Jari Wise was murdered by his partner on February 29, 2020. The Tasmanian police did not investigate or charge his partner for his murder. It’s been over 2 years. For detailed information about the story see the #Justice4Jari website here and my interview with Jari’s mother Faith here.
This series of posts looks at similar cases in Australia where someone has been hit and killed in a hit and run. The aim is to see how the police typically respond along with the courts, community, media and Government. This should expose the gender and race bias and the sheer incompetence of the Tasmanian authorities in their management of Jari’s case.
Here is a case to compare with Jari’s:
Veronique Sakr, 11, and her cousins, Sienna Abdallah, eight, and her siblings Angelina, 12, and Antony, 13
Samuel William Davidson
Relationship of P & V:
Random hit & run.
Sydney, New South Wales, Australia.
The 29-year-old ploughed into them after his ute mounted a kerb at Oatlands, in Sydney’s northwest on February 1, 2020.
On the day of the crash, he had spent more than 12 hours drinking, and he was three times over the legal limit when he hit the children.
He also had cocaine and other drugs in his system.
Davidson had a blood alcohol reading of 0.182 at the scene of the crash before returning a second reading of 0.15 at Castle Hill police station. A blood test suggested he had taken MDMA during the day.
Arrested on site and placed on remand. Charged with 4 counts of manslaughter and several other charges related to the incident.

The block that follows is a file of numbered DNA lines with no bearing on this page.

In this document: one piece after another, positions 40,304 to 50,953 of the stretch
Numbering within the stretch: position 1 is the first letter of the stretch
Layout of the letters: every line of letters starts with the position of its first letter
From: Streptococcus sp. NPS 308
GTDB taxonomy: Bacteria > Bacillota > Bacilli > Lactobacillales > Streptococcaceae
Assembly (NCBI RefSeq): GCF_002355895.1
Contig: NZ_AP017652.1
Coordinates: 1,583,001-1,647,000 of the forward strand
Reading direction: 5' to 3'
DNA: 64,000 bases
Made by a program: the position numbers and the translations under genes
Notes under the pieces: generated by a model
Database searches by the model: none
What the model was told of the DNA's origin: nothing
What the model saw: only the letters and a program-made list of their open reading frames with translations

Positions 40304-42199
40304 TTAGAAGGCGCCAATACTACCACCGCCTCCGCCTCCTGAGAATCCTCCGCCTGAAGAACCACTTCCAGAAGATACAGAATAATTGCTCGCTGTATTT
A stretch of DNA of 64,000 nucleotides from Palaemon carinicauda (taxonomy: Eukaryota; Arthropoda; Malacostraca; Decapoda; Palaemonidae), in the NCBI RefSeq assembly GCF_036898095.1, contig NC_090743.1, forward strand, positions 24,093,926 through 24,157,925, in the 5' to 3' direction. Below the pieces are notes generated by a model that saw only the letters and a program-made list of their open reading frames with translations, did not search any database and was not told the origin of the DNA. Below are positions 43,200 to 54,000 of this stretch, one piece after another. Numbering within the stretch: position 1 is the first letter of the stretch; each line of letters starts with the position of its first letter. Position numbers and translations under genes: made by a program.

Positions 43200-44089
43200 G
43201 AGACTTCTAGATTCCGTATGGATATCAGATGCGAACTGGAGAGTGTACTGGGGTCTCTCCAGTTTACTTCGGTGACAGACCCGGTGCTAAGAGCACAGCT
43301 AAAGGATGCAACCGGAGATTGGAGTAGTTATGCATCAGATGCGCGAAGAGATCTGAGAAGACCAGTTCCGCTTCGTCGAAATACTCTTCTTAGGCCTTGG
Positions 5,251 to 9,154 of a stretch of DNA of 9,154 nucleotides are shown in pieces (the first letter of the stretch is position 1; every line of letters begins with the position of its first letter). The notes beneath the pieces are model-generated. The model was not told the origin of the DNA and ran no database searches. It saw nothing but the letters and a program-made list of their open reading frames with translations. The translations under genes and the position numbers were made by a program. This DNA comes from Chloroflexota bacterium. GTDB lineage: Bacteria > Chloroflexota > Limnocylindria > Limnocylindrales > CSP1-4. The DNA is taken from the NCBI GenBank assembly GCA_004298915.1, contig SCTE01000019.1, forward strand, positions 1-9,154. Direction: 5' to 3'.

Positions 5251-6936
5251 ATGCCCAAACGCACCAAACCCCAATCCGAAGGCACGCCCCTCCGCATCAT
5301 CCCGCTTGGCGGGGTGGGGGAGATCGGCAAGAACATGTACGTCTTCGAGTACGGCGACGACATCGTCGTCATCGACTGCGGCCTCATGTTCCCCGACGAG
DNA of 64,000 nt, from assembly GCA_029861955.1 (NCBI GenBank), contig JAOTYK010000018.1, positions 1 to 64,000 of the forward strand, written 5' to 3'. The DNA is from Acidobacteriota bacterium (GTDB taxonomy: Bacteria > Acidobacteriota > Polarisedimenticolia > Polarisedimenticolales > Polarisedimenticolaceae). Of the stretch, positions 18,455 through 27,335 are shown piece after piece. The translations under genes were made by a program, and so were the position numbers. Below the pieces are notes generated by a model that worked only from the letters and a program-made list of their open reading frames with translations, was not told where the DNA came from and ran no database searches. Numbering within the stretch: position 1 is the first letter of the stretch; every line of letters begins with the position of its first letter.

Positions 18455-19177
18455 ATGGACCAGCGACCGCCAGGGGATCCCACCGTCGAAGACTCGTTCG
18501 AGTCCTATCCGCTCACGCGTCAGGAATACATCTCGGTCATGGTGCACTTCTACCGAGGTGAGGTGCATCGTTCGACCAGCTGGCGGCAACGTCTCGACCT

The professional truck driver pleaded guilty to four counts of manslaughter and to charges related to the injuries caused to three other children.
Mr Davidson was jailed in April 2021 for 28 years with a non-parole period of 21 years.
In a majority decision, the NSW Court of Criminal Appeal concluded the term was manifestly excessive.
Davidson was resentenced to a term of 20 years with a non-parole period of 15 years.
A makeshift shrine at the site was created the next day, where family members of the children attended to pray.
The Abdallah family has been fighting for a memorial for their children to be created at the perimeter of the Oatlands Golf Club, near where the children were killed.
But the club has been pushing ahead with plans to develop the land after it rejected several designs for the commemorative garden.
Former prime minister Scott Morrison stepped in late last year to say he was “very distressed” by the club’s failure to help the children’s families.
Comparison to Jari’s Case:
Davidson’s apology letter was read in court in which he promised to not touch alcohol or drugs in the future, and proclaimed he never wanted to drive a car again. “It breaks my heart that I have hurt this beautiful family and I am responsible for this horrible accident,” he wrote. “Waking up every day knowing I am responsible for all this … is the worst punishment and will never go away. “I would do anything to relive that day and be sober and never leave the house.”
This is a particularly awful case because the one incident took 4 young innocent lives. Mr Davidson was highly intoxicated on a cocktail of drugs and alcohol and was speeding around like an idiot. To call it “just an accident” is not enough. As the judge pointed out, a tragic end to this behaviour was inevitable.
In comparison to Jari’s case, once again, we see a horrible double standard. Davidson’s charges, after appeal, have been reduced to 15 years. Davidson sounds genuinely remorseful and was clearly not intentional. He did not want to kill the children. Conversely, in Jari’s case, his murderer Melissa had attempted to run him down and kill him several times before she eventually succeeded in murdering him. Every case points to the horrible failure of the Tasmanian police and other leadership.